The Best Years Of The C6 Corvette, Ranked

The Chevrolet Corvette, "America's Sports Car" introduced in 1953 is now in its eighth generation, having gone through over 70 years of changes, most of which have been improvements over previous models. Each generation can be identified by modifications that characterize that era and the C6 generation is no different. While the C6 Corvette, produced from the 2005 to 2013 model years, provided enhancements to the ride and handling, the most significant changes were made to the engines.

The most noticeable modification to the C6 exterior over the C5 was the change from retractable headlights to fixed, but Chevrolet also lengthened the wheelbase, reduced the overhangs, and upgraded the suspension delivering a smoother ride quality and more precise handling. Although the overall length of the C6 is shorter than the C5 the automaker managed to augment the cabin space, especially the hip room. Minor exterior changes included a raised beltline and flush door handles that give the body a cleaner look.

A new LS2 engine generated 400 horsepower and 400 lb-ft of torque, accelerating the Corvette to 60 mph in a reasonable 4.2 seconds. The introduction of the LS3 in 2008 added more power reducing the 0 to 60 time to 4.0 seconds with 430 hp and 424 lb-ft of torque. The Z06 or ZR1 models entered the realm of outrageous power generating over 500 and 600 horsepower, respectively, and dropping 60 mph times to the low three seconds. While all the C6 Corvettes are exceptional sports cars in any trim or option configuration, some were better than others. Here are the best C6 Corvette years ranked in ascending order.

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2005 Corvette Coupe

For most cars, flaws and defects show up in the first years of a new generation but are usually remedied in successive year models. The Corvette C6 was no exception, making the early models less desirable to purchase as used vehicles.

According to Corvsport, "The C6 Corvette was not so much a re-design as an evolution of the C5." Chevrolet built on the success of the previous generation by using mostly new components, but with only subtle changes in appearance. Dave Hill, a vehicle-line executive for Corvette told MotorTrend, "You could put all the parts [carried over from the C5] in a bushel basket." The same outlet reports Chief Designer Tom Peters described the C6 as "a Coke bottle designed by Picasso." The C6 is five inches shorter than the C5 suggesting a car with superior handling. However, the exposed headlights contribute the most to the C6's new appearance. While some enthusiasts objected to the change after 40 years of disappearing headlamps, most agreed the flush-glass headlights improved the car's aerodynamics.

Although the 2005 Corvette places at the bottom of our list of C6 Corvettes, it is by no means a poorly performing sports car. The new Gen-IV LS2 V-8 generates 400 hp at 6000 rpm and 400 lb-ft at 4,400 rpm and mates to either a manual or automatic transmission. Chevrolet upgraded the suspension for improved handling, added electric door releases, a push-button start, satellite navigation, and more luxurious interiors typical of a high-performance sports car. GM sold 37,372 units in 2005.

2006 Corvette Z06

Chevrolet designed and built the Z06 using much of the technology and production techniques it used to build the class-winning Le Mans C6R race car. Absent for the 2005 model year, Chevrolet reintroduced the Z06 in 2006 equipped with a 7.0-liter small block V8. The engine was the first in the world to be certified under the new SAE (J2723) standard that specifies the procedure required to certify the net power and torque rating of a production engine. The test results showed 505 hp and 470 lb-ft of torque for the Z06.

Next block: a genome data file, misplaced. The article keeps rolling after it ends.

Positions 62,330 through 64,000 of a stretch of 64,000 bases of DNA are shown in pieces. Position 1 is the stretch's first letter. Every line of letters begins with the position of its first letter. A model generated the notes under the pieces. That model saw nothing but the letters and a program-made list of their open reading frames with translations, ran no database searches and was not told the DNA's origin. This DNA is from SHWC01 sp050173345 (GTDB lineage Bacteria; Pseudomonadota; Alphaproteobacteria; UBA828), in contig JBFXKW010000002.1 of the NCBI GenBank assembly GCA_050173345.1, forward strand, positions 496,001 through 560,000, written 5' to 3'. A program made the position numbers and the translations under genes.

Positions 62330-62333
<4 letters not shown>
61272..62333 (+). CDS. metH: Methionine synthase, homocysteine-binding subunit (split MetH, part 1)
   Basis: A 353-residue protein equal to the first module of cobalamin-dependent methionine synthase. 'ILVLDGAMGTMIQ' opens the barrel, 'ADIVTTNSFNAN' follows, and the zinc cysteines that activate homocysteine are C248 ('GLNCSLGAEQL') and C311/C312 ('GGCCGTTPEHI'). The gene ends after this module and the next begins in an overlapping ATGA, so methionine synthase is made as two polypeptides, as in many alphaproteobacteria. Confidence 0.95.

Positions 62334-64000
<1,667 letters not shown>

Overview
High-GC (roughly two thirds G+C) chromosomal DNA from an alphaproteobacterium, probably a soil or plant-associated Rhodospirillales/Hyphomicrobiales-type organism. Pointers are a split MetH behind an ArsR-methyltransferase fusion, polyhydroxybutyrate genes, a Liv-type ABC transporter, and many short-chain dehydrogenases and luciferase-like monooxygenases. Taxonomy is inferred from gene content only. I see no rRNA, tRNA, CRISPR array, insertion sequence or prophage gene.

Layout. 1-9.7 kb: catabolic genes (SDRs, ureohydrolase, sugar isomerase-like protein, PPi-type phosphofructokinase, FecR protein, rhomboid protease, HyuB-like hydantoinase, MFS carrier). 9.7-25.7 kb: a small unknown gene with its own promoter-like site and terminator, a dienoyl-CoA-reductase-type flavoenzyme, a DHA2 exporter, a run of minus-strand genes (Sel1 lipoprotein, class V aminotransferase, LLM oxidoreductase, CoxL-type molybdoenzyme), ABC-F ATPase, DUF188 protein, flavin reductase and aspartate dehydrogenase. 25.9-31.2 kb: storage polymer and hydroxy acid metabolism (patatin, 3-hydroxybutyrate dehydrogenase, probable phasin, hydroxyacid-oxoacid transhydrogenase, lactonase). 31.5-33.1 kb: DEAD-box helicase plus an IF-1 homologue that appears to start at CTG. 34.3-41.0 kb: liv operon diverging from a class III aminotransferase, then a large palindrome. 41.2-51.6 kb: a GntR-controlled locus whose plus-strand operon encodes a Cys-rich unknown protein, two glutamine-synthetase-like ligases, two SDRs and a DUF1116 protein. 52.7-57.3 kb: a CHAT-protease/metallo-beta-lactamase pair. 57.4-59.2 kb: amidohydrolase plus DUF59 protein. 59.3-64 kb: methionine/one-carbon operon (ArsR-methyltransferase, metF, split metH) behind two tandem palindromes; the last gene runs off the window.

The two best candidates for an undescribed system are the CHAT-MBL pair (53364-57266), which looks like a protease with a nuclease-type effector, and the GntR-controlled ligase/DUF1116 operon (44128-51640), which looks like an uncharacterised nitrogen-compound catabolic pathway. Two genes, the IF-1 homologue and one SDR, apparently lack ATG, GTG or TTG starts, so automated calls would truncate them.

Chevrolet made several modifications to the base C6 to reduce its weight. An all-new frame used aluminum to replace steel components and the front cradle was made with magnesium. The company also eliminated the removable roof panel, improving structural efficiency. The changes reduced the frame's weight from 419 to 287 pounds. Other weight-reducing measures included the fabrication of the Z06's front fenders with carbon fiber rather than fiberglass, which reduced their weight from 9.2 to 2.8 pounds each. Chevrolet took an additional five pounds off with a balsa-core composite carbon fiber floorboard.

The Corvette Z06 weighed a mere 3147 pounds with a 51/49% front/rear distribution, lighter than the Ferrari Enzo and Mercedes SLR McLaren. The lightweight combined with a 505 hp engine accelerated the Z06 to 60 mph in 3.5 seconds, reached the quarter mile in 11.5 seconds, and achieved a top speed of over 190 mph.

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2008 Corvette Coupe

Chevrolet made only minor changes to the C6 for 2008. On the outside, the only visible feature to distinguish it from the 2007 Corvette is a set of optional twin-spoke wheels that mimic those of the Z06. The most significant change was the upgrade from the 6.0-liter LS2 to the LS3 small-block V8. Chevy increased the bore by 0.06 inches resulting in an additional 0.2 liter of displacement. Although the new engine compression was reduced from 10.9:1 to 10.7:1, Chevrolet claimed the engine was more efficient producing more power.

According to Road and Track, "These gains are due mostly to technology derived from the Z06's 505-bhp LS7, including its fuel injectors, as well as other improvements like better-flowing heads feeding larger valves that are actuated by offset rockers." The basic LS3 engine generated 430 bhp at 5900 rpm and 424 lb.-ft. of torque at 4200 rpm. However, the optional NPP dual-mode exhaust increased performance by reducing the backpressure a significant 80 percent at high engine revs and added six peak horsepower and four pound-feet of torque, for a total of 436 hp and 428 lb-ft, respectively.